China's inflation rate falls to zero




China's consumer inflation rate falls to zero in June, while factory-gate prices fell further, raising concerns about deflation in the economy.

The consumer price index, released by the National Bureau of Statistics on Monday, indicated weak demand and added to worries about the threat of deflation.

The figure came in below expectations, as economists in a Bloomberg survey had predicted a 0.2% increase. This latest data highlights the continued weakness in demand and the challenges faced by the Chinese economy.

Core inflation, which excludes volatile food and energy costs, also slowed, dropping to 0.4% from the previous month's 0.6%.

Additionally, producer prices experienced a sharper decline, falling by 5.4% in June compared to a 4.6% drop in May, further emphasising the challenges faced by producers. Economists had forecasted a 5% decline, indicating the severity of the price decreases.

The prolonged period of low inflation and falling factory-gate prices raises concerns about deflation and its potential impact on the economy. Deflation can discourage spending and investment, as consumers and businesses may postpone purchases and investments in anticipation of even lower prices, creating a self-reinforcing cycle of price declines.

While calls for action to support the economy have been growing, the measures implemented by Beijing thus far have been limited in scope. The central bank made a slight reduction in a key policy interest rate last month, and the government extended tax breaks for electric vehicle buyers.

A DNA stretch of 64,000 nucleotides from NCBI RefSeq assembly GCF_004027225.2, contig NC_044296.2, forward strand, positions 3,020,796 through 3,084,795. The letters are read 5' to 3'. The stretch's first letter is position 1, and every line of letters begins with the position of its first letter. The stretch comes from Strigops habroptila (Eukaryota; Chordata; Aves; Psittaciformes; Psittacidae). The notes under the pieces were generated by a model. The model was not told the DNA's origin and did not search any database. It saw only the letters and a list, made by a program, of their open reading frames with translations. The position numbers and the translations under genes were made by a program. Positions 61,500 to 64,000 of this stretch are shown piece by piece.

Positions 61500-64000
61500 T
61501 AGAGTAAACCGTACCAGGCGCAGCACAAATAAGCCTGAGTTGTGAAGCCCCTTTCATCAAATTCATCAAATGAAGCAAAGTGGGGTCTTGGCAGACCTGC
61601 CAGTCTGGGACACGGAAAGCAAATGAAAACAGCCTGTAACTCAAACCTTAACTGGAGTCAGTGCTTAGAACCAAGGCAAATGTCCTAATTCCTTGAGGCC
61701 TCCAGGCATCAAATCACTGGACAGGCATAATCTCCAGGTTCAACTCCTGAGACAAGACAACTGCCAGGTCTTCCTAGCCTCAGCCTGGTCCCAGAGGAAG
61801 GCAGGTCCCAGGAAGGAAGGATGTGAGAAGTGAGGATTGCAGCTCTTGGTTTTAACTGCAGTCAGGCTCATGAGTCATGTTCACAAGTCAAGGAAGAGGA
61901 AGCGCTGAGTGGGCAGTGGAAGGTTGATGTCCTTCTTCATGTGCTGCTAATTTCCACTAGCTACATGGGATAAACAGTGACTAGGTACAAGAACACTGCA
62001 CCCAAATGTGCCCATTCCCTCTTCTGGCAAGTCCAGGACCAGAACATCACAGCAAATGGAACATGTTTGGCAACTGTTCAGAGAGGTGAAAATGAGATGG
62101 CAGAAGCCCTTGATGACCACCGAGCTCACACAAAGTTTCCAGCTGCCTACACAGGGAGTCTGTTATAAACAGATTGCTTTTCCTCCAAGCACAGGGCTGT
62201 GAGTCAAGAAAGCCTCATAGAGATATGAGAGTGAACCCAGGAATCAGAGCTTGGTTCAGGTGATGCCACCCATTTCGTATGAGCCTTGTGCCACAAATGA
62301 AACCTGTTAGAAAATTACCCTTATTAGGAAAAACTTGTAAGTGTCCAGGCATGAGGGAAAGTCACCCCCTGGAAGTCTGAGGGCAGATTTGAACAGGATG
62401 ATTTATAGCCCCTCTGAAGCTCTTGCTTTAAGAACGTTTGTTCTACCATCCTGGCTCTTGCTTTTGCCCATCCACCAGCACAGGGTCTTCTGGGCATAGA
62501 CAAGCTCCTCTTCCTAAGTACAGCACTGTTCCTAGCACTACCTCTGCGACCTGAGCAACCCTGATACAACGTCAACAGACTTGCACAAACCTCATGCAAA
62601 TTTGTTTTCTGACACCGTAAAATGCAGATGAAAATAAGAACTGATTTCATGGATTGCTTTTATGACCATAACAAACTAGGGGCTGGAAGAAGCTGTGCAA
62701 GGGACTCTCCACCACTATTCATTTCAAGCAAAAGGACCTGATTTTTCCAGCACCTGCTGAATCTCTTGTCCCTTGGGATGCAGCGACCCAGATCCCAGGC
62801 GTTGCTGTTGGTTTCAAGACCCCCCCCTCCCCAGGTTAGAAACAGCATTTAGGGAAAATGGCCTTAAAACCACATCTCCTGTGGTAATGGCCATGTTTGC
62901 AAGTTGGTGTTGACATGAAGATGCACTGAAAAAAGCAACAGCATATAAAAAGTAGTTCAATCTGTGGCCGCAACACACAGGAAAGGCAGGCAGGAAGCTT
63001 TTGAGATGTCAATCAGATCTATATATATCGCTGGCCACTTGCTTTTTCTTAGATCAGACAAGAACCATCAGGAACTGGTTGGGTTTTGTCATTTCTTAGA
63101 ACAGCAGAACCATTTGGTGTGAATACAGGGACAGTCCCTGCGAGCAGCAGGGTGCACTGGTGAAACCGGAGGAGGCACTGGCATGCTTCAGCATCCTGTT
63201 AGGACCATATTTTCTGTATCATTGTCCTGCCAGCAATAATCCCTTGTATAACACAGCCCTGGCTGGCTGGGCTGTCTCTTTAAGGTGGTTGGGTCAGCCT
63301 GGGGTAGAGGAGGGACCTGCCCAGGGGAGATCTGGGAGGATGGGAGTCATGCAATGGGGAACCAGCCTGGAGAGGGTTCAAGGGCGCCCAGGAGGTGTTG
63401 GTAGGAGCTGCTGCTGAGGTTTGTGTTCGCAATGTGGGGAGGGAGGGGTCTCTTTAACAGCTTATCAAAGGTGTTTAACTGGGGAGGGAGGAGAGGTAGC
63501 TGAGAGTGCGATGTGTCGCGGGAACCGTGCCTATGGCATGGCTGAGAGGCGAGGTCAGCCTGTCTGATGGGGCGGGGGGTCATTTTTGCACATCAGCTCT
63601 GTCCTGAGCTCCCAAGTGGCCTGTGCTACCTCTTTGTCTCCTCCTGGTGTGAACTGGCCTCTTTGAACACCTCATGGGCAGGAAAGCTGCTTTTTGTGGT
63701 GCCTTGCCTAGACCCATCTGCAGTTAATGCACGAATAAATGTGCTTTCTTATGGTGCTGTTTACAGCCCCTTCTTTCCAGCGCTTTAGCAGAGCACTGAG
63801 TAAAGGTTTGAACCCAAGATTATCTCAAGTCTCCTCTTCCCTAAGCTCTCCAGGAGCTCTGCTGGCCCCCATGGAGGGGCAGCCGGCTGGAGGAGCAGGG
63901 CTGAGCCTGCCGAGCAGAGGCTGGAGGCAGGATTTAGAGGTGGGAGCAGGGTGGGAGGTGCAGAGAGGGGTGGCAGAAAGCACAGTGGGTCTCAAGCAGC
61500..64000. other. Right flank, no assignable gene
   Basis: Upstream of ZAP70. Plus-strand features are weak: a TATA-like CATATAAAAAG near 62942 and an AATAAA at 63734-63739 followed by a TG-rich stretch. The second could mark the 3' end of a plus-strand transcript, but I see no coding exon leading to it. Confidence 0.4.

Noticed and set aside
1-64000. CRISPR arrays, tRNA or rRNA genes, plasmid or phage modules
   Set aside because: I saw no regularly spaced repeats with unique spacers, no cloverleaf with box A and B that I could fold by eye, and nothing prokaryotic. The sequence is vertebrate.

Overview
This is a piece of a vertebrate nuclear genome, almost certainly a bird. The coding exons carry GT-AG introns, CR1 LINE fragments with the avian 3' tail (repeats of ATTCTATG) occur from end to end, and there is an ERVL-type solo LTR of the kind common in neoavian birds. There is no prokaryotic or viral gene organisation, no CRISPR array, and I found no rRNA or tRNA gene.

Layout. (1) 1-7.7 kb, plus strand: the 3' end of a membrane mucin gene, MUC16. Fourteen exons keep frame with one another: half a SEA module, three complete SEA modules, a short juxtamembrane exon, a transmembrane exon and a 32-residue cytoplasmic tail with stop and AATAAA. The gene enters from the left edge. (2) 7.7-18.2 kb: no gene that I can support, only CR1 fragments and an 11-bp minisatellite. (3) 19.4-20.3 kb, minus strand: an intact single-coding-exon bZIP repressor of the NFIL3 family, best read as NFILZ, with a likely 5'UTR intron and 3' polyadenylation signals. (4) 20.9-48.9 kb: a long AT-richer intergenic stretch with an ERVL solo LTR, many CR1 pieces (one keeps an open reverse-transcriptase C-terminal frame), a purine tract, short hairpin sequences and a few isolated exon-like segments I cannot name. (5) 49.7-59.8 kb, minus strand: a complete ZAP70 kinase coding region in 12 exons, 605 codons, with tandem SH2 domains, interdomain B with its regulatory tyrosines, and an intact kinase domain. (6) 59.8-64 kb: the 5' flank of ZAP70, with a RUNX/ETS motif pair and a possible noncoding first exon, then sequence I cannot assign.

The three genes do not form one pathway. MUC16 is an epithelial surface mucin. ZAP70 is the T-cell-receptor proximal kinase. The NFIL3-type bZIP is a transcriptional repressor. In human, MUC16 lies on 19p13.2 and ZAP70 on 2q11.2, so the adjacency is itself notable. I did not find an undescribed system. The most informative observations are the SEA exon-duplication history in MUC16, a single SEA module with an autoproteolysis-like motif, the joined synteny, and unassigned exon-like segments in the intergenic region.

Premier Li Qiang recently discussed potential aid with Chinese economists, emphasising that any policies would be targeted, comprehensive, and well-coordinated. This suggests that any further stimulus measures are unlikely to be substantial in size. One factor constraining larger stimulus measures is the high debt burden carried by local governments, which historically played a role in driving economic growth through increased spending.

The persistently low inflation and declining factory-gate prices indicate a cooling economic recovery in China.

The threat of deflation poses challenges to businesses and policymakers as they seek to stimulate demand and maintain economic stability. Continued monitoring and targeted policy interventions will be crucial in addressing the deflationary pressures and supporting sustained economic growth.


Name Peter Milios

Peter Milios is a recent graduate from the University of Technology - majoring in Finance and Accounting. Peter is currently working under equity research analyst Di Brookman for Corporate Connect Research.